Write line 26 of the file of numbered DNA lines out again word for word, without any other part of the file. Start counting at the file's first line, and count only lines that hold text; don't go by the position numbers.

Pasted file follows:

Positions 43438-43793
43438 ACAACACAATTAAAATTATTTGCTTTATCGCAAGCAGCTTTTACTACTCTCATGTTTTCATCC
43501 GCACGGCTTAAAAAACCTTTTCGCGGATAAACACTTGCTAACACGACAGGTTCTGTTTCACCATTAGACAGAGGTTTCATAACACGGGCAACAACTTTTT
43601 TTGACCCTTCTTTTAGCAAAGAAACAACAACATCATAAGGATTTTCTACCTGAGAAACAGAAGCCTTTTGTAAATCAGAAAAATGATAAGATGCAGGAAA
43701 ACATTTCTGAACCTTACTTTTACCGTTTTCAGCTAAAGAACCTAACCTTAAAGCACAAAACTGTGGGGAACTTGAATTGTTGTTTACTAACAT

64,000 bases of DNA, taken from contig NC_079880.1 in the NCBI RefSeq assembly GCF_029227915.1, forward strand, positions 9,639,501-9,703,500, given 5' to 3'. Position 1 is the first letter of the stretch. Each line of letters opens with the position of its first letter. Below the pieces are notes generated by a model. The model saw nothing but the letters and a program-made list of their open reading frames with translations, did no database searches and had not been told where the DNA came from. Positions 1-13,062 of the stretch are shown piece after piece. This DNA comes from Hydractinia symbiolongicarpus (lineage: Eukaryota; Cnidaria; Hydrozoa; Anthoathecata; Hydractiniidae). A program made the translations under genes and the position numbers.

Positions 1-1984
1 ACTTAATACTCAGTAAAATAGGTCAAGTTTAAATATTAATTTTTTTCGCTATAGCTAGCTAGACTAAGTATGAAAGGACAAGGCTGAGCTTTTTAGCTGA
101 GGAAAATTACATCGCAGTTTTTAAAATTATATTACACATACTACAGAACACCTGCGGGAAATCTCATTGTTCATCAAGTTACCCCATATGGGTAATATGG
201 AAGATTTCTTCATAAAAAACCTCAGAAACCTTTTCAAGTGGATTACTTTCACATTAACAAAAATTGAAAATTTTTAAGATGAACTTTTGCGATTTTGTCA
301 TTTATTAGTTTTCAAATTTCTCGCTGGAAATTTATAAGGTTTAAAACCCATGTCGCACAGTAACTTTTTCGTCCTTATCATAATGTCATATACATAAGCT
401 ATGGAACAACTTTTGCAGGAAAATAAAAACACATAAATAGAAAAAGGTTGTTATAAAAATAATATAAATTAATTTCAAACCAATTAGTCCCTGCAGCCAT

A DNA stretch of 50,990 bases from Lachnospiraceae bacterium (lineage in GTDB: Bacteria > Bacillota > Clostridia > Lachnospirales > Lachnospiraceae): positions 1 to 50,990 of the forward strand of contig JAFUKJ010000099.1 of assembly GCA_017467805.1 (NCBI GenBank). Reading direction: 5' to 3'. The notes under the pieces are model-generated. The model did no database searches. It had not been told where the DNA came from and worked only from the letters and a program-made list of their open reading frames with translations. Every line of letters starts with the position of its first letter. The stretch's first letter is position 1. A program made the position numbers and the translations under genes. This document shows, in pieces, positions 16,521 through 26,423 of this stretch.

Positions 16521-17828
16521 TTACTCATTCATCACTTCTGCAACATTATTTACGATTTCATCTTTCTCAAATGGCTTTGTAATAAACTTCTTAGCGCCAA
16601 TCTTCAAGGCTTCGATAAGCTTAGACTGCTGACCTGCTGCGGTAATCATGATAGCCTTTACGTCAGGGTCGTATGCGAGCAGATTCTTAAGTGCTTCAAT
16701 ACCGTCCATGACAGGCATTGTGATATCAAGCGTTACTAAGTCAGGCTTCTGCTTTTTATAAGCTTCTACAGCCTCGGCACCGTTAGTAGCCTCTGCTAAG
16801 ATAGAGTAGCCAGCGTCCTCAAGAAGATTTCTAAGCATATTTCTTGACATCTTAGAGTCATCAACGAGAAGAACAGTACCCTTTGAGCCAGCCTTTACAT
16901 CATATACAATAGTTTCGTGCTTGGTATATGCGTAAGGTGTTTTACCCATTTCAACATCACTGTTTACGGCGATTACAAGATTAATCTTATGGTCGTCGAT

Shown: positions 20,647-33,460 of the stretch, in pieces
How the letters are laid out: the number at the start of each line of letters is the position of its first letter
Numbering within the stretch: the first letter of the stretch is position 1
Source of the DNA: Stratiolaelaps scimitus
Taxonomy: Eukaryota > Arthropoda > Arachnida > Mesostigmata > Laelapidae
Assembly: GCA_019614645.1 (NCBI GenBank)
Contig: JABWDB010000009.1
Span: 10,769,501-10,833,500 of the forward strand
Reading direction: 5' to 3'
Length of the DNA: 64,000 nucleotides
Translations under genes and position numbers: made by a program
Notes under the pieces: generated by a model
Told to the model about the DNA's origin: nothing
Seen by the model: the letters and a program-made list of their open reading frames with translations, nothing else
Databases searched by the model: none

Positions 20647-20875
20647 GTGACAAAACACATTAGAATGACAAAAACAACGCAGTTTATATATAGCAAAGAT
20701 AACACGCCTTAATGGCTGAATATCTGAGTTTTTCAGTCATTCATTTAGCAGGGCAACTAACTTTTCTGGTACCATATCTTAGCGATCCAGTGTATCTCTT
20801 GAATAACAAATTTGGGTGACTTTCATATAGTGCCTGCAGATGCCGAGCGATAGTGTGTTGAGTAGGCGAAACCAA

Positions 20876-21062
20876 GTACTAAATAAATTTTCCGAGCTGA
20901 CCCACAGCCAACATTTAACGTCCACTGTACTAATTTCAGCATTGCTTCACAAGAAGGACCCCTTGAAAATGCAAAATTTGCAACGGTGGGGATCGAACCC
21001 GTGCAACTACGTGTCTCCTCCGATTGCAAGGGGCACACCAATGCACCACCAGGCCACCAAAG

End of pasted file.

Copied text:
Contig: JABWDB010000009.1